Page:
- Jo-ann Archibald / Q'um Q'um Xiiem (Author)
Indigenous Storywork: Educating the Heart, Mind, Body, and Spirit. University of British Columbia Press (purchase at Amazon.ca)
- Peter Kulchyski (Author)
The Red Indians: An Episodic, Informal Collection of Tales from the History of Aboriginal People's Struggles in Canada. Arbeiter Ring (purchase at Amazon.ca)
The English language used in this review cannot fully translate the diverse knowledges of First Nations people; however, the value, integrity, and necessity of understanding First Nations systems of knowledge are increasingly recognized in primarily English-language educational forums. Histories of academic exploitation of indigenous persons and resources have engendered valid questions of access, use, and ownership. The potential for harm is so great that the inability to address these questions can be a barrier to education. Jo-ann Archibald/Q'um Q'um Xiiem's Indigenous Storywork works towards reconciling this epistemological alienation and welcomes students to the centre of the educational First Nations circle as she teaches the core principles of ethical "storywork." As she recounts her own journey, Archibald establishes that education occurs when learning becomes being. In his distinctive anti-capital writing style, Peter Kulchyski's The Red Indians also works against educational estrangement by providing students with a collection of core historical stories about Aboriginal peoples' relationships with the political development of Canada. With guidance rather than restriction, both Archibald and Kulchyski cultivate educational possibilities.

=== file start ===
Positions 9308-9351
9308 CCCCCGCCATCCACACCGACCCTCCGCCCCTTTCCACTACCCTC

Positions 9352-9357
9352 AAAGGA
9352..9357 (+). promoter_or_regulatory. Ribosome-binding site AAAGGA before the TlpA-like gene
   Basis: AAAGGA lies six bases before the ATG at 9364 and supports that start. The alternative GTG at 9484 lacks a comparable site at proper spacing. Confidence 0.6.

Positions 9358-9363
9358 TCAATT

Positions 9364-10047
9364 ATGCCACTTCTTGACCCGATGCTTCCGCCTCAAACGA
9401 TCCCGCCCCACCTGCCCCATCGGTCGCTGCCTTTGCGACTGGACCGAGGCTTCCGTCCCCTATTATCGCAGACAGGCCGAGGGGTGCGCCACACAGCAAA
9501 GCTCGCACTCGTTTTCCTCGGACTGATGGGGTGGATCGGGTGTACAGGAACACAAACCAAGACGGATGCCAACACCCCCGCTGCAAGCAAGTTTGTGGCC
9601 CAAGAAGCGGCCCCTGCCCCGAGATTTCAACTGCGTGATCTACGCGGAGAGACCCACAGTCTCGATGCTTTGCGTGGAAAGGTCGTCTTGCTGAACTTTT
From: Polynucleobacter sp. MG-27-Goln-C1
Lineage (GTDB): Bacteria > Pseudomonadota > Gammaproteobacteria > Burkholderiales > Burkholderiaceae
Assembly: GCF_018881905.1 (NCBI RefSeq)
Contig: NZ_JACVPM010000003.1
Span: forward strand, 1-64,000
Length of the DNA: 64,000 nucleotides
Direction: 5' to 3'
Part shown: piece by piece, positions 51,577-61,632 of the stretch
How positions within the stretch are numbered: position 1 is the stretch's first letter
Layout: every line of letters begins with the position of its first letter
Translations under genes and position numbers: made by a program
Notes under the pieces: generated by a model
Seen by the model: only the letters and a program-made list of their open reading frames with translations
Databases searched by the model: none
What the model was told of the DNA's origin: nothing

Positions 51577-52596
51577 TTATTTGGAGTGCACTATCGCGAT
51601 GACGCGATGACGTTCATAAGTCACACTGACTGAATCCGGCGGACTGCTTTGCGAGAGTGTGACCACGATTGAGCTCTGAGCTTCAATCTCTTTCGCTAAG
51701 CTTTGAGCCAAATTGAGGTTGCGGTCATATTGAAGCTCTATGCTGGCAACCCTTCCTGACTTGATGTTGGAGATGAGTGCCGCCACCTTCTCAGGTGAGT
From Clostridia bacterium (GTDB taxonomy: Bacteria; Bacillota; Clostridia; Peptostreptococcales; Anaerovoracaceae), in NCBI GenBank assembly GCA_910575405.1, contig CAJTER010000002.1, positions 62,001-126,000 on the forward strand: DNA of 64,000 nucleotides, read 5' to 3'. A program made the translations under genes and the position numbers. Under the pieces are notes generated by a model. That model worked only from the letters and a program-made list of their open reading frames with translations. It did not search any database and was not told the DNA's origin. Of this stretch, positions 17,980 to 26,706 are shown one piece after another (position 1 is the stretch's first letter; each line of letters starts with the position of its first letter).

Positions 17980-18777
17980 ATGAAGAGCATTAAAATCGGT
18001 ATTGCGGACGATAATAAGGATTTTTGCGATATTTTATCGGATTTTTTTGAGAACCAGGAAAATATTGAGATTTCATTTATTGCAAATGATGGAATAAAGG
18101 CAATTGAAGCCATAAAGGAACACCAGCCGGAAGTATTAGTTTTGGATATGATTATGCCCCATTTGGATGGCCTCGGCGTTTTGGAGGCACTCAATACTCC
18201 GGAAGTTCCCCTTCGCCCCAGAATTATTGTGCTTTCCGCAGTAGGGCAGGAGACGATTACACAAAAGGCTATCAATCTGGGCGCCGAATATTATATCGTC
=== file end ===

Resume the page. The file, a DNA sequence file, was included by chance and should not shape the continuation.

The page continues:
Archibald demonstrates the need for methodological principles for ethical story research. The combination of memorability, particularity, and portability of stories are part of what make stories an effective educational medium. First Nations stories are the lived meaning of orally literate cultures: they are powerful. While First Nations stories are meant to be told, they belong to people entrusted with them and trained to ensure that they are told within the right contexts. First Nations stories require long-term connections between Elders and students that foster what Archibald describes as a Stó:lÅ basket of tools to hear, understand, and tell. Archibald chronicles her Elder-led education in the seven principles of a theoretical framework for storywork: respect, responsibility, reciprocity, reverence, holism, interrelatedness, and synergy. As Archibald holistically tells stories connected to her identity as a Stó:lÅ woman, she digs into the difficult issues of language, colonialism, resources, and interpersonal relationships with people of diverse cultural backgrounds. Her discussion of orality, literacy, the concern of loss of stories and story content is especially strong because she follows the Elders' guidance in weighing each of these matters in light of practical considerations for current needs and healthy futures. The Elders themselves embody hope because their life stories are evidence of resistance and persistence, despite colonialism. A central goal of her work is to "make systematic change so that learning institutions such as schools, colleges, and universities appropriately recognize and provide compensation for the knowledge expertise of Elders and cultural teachers." Archibald's candid assessments of the ways in which she and others have sometimes ineptly used stories are impressive because they enrich the warning that stories can be told in destructive ways by using them as teaching tools for how storywork might be done better.